The students who appear in the video also volunteered to take turns with Johnson and Busch, sitting at a booth for a week in the union and passing out free awareness wristbands and stickers for those who took the pledge in early May. The group gathered nearly 1,300 pledges from St. Thomas students and faculty, about 25 percent of the campus population. They also hosted an on-campus event May 4 to premiere the video, which was attended by representatives from Special Olympics Minnesota.
"It reached further than we thought it would," said Johnson. Twin Cities media featured the group and video and the national "Spread the Word" organization also learned about it and featured it on its website. "It's kind of unbelievable that it's gotten so big. By (a week ago) Friday, everyone had their wristbands on. The kid next to me at the library computer had a 'Spread the Word' wristband on and I didn't know him. But we planted the seed in him. There is no way you can create social change with three people. But our goal was to plant a seed and it's something we know takes a lot of patience. It can be hard to confront somebody and say stop doing what you're doing but at the same time, it's the beauty of the campaign. It doesn't ask for time or money, it asks for you to stop saying something. Period."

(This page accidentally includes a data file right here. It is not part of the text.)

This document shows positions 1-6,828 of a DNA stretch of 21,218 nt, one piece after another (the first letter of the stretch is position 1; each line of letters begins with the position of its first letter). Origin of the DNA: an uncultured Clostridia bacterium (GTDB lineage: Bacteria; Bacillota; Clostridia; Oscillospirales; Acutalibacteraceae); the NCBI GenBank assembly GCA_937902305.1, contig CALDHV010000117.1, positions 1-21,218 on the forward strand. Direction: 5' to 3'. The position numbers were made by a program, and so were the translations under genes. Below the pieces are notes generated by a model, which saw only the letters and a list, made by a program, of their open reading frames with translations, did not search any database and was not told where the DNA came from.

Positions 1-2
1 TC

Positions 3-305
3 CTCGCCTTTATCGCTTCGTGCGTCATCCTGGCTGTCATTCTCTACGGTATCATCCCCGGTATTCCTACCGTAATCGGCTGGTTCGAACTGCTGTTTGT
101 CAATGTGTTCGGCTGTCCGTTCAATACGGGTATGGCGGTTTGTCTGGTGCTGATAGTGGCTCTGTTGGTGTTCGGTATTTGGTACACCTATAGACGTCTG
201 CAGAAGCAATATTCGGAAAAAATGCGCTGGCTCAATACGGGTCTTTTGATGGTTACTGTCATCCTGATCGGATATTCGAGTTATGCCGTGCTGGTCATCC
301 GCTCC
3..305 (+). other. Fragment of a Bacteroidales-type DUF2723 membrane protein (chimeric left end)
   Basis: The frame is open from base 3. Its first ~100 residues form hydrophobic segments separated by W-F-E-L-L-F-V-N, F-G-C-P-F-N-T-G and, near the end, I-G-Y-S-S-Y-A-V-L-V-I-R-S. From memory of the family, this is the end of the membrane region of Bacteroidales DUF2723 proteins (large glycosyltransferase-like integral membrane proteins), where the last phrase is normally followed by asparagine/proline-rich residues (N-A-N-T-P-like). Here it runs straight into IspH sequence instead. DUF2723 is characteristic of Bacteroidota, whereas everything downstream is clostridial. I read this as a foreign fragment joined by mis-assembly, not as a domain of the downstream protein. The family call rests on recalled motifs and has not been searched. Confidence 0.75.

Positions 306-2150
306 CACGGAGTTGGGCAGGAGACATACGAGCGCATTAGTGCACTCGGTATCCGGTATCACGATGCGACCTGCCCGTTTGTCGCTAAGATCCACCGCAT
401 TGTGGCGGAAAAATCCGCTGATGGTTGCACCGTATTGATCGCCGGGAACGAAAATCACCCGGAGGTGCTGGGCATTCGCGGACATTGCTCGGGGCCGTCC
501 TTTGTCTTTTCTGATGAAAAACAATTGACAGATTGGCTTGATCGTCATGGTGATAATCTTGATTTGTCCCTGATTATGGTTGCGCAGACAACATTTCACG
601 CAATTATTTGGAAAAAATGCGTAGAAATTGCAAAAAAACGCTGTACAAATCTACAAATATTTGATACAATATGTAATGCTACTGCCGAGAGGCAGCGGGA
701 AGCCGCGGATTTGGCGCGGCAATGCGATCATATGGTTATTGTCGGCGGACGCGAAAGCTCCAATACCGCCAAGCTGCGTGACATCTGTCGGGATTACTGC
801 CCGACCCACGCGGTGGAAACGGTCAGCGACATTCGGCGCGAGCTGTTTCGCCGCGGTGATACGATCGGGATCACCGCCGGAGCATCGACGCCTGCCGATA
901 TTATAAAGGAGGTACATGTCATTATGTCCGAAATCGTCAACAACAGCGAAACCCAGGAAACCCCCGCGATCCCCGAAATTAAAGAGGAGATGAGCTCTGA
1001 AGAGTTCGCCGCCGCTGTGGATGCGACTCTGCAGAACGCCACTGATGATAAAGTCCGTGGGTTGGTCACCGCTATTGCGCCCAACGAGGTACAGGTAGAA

Even though she's been very busy during her last semester in college - she led a group of students on a trip to Venezuela in January - Johnson felt compelled to this cause.
"I thought, this is what I just have to do," she explained. "I've learned the skills at St. Thomas to write and use video to portray emotion and people's stories. And God gave me Zach in my life and writing. Writing and Zach are two huge passions in my life."
Zach, 19, lives in Aitkin with their parents, Scott and Jodie Johnson, who own the Office Shop in Aitkin and Brainerd. He attends Aitkin High School in the mornings and goes to a work program in McGregor in the afternoon, which he loves, said his sister.
Zach wasn't diagnosed with Down syndrome until he was 6 months old, when he also was diagnosed with leukemia. He was a sick little boy for a long time but continues to be cancer-free.
"He's the biggest gift I could have ever received," Kari Jo Johnson said of her brother. "He is definitely a blessing in disguise. When he was growing up, at most times it was a challenge because he doesn't really speak and it made communication very, very difficult."
Johnson is continuing to live in the Twin Cities now that she has graduated and has a part-time job working for Radio Disney as part of its promotional street team. She also got an internship working in public relations for Special Olympics Minnesota for next fall.
Johnson said her brother enjoyed his role in her "Spread the Word" video. "I say all the time if he did not have Down syndrome he would be the star basketball player and the lead in the musical, even though he's a horrible singer. He loves to sing but he's terribly, terribly bad," said Johnson. "He would just have so many friends and he would just love his family. He's just a goofball. He pulls pranks on me all the time. He would be the absolute class clown."